The Martyrs’ Shrine of Kaohsiung is located in the south of Shoushan, the site of former Takao Jinja (meaning Kaohsiung Shrine). Takao Jinja was originally the Takao Kotohira Shrine set up in 1910 at the foot of Shoushan dedicated to Omononushi-no-Mikoto and Emperor Sutoku. In 1920, Kaohsiung Prefecture Government applied to Taiwan Governor-General’s Office for additional worshipping of Prince Yoshihisa, and renamed the Shrine as Takao Jinja. In 1926, upon acquisition of land on the hillside of Shoushan, fundraising was underway for the Shrine relocation, which was completed in 1929 and received the Kensha rank in 1932, officially listed in the Japanese state Shinto system.
After World War II, shrines of remembrance were being set up in various locations in Taiwan to commemorate the soldiers who passed away during the War. To this end, Takao Jinja was slightly renovated in 1946 to serve as a martyrs’ shrine. In 1972 the severing of Sino-Japanese diplomatic ties evoked an outcry against the Japanese, hence the call for the demolition of Takao Jinja.
In 1973, Kaohsiung City Mayor, Wang Yuyun initiated the rebuilding plan of the Martyrs’ Shrine which went through a 6-year 3-phase construction, and was completed in 1978. The new Martyrs’ Shrine of Kaohsiung was modeled after its counterpart in Taipei with a traditional Chinese classic design, adding an archive of revolution martyrs’ historical artifacts and documents, as well as a VIP reception lounge and an office. To this day, the Japanese Colonial Takao Jinja was almost entirely altered with a few remains like the stone lanterns still visible in the ruins. In 2004, it received funding from the Council of Cultural Affairs for the ‘Regional Cultural Hall’ Scheme, and the Archive of Martyrs’ Historical Artifacts and Documents were rejuvenated as the “War and Peace Memorial Hall”.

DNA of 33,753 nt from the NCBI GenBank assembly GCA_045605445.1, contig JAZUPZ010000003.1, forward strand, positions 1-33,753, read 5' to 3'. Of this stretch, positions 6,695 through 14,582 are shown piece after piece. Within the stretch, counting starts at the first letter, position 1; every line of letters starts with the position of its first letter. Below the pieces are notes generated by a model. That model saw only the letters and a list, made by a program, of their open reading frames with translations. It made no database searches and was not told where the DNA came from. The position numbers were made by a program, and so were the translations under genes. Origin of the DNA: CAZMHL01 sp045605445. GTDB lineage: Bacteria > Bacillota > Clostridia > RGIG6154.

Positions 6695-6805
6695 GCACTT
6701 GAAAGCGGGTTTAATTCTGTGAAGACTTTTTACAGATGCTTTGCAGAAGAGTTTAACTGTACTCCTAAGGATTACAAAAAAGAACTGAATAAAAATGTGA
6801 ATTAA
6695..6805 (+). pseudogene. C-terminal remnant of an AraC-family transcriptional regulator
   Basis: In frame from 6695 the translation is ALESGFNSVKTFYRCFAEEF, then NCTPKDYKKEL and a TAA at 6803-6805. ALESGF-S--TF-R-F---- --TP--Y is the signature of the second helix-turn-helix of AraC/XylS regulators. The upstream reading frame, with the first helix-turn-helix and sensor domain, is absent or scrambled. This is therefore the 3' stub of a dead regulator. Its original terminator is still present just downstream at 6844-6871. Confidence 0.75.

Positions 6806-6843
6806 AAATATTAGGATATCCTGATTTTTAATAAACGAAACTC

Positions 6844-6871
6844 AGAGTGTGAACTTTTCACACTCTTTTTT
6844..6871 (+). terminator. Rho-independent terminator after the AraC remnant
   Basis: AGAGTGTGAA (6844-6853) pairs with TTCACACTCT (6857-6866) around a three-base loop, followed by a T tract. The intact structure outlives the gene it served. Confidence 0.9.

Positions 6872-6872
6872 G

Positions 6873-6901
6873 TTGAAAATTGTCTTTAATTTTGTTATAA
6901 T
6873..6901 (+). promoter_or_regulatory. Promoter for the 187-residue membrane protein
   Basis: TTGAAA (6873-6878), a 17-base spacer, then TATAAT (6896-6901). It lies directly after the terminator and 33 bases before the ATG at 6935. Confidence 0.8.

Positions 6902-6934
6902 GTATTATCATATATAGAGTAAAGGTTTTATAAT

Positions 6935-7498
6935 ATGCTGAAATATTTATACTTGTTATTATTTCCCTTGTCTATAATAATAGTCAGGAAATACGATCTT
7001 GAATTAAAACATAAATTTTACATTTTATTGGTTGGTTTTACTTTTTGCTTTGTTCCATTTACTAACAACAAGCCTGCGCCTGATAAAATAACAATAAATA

Situated at the southern foot of Shoushan, the Martyrs’ Shrine, imposing yet majestic, overlooks Kaohsiung Port and downtown Kaohsiung. With such a stunning view, meandering trails and lush greenery along the way, the Martyrs’ Shrine has become one of the popular recreational sites for Kaohsiung residents.
The main hall resembles a traditional Chinese palace with a double-hipped roof. The roof is covered with golden glazed tiles, and sculptures of gods, and auspicious animals are placed on the roof ridge. Unique structural elements of interlocking wooden brackets (Dougong), ridgepoles, beams and a well are decorated with colored paintings characteristic of the Chinese Song Dynasty. Above the vermilion gate are bronze decorative cylinders, and knocking rings with bronze beast heads are installed to the gate. Around the Shrine are cloisters made of cement and white artificial stones, and the cloisters are installed with balustrades decorated with carved flowers and clouds. In front of the Shrine are fifteen stairs made of andesite, thereby lending the building an antique flavor.